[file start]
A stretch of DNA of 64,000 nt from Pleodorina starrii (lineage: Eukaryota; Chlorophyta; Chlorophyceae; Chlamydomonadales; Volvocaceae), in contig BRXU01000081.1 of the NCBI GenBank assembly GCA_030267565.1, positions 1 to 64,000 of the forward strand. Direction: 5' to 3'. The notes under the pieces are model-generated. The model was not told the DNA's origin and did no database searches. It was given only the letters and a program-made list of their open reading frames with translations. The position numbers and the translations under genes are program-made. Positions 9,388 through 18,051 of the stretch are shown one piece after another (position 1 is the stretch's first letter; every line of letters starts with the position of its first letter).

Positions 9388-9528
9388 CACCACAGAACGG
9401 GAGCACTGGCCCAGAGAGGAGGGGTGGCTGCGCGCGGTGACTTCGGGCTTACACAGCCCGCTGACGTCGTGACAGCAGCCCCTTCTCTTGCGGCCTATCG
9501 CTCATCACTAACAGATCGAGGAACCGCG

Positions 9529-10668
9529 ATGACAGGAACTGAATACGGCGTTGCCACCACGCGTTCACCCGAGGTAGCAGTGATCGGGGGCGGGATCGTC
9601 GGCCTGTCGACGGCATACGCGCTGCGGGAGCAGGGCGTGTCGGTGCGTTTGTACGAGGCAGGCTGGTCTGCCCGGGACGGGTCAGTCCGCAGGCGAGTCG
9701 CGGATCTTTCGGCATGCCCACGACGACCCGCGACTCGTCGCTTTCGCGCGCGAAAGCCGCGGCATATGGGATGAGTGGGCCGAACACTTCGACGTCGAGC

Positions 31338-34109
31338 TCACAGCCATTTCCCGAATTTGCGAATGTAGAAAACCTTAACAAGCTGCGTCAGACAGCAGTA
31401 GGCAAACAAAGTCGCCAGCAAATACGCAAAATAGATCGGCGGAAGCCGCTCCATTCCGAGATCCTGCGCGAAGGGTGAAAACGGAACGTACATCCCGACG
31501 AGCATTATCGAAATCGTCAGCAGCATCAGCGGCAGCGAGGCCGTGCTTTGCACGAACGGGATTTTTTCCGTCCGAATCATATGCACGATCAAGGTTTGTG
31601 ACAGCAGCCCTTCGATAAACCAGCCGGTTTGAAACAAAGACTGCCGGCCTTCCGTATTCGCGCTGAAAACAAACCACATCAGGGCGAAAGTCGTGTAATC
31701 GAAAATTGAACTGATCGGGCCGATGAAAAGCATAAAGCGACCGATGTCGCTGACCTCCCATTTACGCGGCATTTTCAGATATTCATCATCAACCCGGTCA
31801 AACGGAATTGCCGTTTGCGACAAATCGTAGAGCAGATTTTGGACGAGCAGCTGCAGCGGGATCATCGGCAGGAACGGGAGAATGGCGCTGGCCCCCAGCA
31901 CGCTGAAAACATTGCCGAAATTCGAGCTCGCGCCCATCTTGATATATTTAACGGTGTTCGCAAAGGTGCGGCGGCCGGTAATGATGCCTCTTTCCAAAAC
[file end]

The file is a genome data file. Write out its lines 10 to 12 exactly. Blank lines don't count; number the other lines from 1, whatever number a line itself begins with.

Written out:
Positions 31338-34109
31338 TCACAGCCATTTCCCGAATTTGCGAATGTAGAAAACCTTAACAAGCTGCGTCAGACAGCAGTA
31401 GGCAAACAAAGTCGCCAGCAAATACGCAAAATAGATCGGCGGAAGCCGCTCCATTCCGAGATCCTGCGCGAAGGGTGAAAACGGAACGTACATCCCGACG